Some conifers, including P. radiata, are susceptible to the Dothistroma needle blight (Bulman et al. 2004), a disease treated with aerial application of a copper (Cu) fungicide spray. A preliminary study by Fish (1968) found very low levels of Cu (often below detection limits) in stream water and small, but detectable, quantities of Cu in fine-particulate debris. Copper accumulation in aquatic invertebrates was variable, with highest concentrations occurring in the shells of a freshwater snail Potamopyrgus spp.

More recently, research on the aquatic fate of two commonly used herbicides in planted forests (hexazinone and terbuthylazine) showed that under operational conditions, short-term elevated concentrations in stream water occurred either on the day of herbicide application or during a rainfall event shortly after application. Thereafter concentrations were below drinking water standards and lethal concentrations for aquatic organisms and were rapidly diluted downstream, posing a low risk to the aquatic environment (Baillie et al. 2015).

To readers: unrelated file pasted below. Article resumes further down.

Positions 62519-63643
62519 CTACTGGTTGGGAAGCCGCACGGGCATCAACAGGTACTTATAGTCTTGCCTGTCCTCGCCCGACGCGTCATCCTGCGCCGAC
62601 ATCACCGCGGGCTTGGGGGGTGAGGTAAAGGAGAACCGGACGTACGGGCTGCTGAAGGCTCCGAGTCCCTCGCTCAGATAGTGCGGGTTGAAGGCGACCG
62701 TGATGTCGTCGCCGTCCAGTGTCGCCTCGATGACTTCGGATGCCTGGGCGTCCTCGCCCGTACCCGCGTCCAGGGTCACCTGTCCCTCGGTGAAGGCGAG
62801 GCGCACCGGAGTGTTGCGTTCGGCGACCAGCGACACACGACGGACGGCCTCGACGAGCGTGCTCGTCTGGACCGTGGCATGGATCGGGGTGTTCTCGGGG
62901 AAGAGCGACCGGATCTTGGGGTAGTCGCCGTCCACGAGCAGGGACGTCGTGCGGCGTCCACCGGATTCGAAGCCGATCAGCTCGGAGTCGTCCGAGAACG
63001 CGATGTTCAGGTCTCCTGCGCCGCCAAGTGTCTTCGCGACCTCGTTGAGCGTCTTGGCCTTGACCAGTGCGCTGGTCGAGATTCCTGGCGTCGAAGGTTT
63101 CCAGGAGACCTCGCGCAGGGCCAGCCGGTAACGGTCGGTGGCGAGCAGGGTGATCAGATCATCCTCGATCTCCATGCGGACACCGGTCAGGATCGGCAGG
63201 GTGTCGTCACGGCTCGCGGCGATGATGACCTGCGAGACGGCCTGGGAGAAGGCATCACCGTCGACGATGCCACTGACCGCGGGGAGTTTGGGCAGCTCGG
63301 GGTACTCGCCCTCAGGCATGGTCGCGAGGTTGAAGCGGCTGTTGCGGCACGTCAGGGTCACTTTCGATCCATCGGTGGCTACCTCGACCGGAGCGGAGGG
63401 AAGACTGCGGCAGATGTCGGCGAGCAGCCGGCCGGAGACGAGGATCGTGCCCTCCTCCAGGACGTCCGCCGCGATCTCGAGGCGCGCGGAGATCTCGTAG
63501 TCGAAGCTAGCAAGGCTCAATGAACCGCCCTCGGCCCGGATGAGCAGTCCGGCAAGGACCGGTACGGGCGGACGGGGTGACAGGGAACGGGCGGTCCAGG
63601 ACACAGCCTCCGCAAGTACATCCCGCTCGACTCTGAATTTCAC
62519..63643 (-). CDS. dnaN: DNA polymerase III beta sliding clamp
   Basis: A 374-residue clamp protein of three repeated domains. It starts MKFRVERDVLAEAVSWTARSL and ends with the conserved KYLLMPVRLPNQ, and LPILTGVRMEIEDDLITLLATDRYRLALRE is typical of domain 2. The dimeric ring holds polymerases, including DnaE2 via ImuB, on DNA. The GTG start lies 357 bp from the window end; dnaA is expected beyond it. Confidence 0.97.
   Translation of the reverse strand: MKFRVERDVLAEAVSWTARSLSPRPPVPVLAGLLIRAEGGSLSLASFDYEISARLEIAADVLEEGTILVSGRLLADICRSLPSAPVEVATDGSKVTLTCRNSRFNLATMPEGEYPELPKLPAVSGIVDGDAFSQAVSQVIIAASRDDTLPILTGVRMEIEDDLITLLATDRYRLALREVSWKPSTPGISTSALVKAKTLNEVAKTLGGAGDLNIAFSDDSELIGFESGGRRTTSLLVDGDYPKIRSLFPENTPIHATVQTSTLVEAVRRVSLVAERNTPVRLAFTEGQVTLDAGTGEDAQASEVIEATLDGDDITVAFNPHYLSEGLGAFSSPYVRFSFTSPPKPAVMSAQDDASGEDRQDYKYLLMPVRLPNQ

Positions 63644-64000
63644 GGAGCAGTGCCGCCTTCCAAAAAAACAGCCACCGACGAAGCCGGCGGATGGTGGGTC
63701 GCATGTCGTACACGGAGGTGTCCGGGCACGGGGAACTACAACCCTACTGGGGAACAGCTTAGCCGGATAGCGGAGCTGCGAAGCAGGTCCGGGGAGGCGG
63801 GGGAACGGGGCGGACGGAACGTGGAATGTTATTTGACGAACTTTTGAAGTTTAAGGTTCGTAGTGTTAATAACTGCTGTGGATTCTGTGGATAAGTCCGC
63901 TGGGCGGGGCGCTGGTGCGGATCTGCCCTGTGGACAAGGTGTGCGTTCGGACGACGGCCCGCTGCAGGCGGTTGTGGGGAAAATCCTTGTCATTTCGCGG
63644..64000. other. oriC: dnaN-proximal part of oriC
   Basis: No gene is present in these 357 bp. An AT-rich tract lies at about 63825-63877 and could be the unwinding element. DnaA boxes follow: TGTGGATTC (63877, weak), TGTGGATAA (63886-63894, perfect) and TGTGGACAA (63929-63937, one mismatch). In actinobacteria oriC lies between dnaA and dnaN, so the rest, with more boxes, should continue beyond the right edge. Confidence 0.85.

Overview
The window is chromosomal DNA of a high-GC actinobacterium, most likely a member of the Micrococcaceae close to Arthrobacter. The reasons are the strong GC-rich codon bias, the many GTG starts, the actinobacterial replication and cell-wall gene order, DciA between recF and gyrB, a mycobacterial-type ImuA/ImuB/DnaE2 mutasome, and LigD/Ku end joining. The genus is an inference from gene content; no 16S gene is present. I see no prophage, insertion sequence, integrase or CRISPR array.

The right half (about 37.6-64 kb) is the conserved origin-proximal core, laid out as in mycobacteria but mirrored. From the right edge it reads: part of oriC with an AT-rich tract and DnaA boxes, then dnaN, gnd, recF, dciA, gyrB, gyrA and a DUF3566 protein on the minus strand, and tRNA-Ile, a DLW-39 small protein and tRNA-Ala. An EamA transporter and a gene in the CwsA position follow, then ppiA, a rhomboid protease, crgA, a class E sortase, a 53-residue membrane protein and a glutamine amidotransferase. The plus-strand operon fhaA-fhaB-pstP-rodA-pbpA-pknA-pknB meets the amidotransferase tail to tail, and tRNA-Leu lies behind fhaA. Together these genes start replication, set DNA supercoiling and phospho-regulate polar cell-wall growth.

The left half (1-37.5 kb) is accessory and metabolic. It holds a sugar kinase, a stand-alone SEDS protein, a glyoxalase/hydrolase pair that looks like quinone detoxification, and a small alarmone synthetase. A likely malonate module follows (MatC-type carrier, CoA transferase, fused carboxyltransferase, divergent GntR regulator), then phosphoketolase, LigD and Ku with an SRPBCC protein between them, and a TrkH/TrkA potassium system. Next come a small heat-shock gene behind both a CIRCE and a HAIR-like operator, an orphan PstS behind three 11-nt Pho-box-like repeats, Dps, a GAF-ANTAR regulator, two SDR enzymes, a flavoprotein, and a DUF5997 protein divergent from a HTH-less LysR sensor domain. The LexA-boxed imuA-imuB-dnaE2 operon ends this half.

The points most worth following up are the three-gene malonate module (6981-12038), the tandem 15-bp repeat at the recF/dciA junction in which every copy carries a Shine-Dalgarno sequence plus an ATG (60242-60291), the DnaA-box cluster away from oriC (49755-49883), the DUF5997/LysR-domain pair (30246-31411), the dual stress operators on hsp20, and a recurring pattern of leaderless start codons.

Harvesting and the post-harvest phase

Not surprisingly, clear-cut harvesting can affect the physical, chemical and biological nature of freshwater environments (Aust and Blinn 2004; Baillie et al. 2005; Campbell and Doeg 1989; Pike et al. 2010). The time taken for these environments to recover to their pre-harvest state varies spatially and temporally across a wide range of water quality attributes.

Physical attributes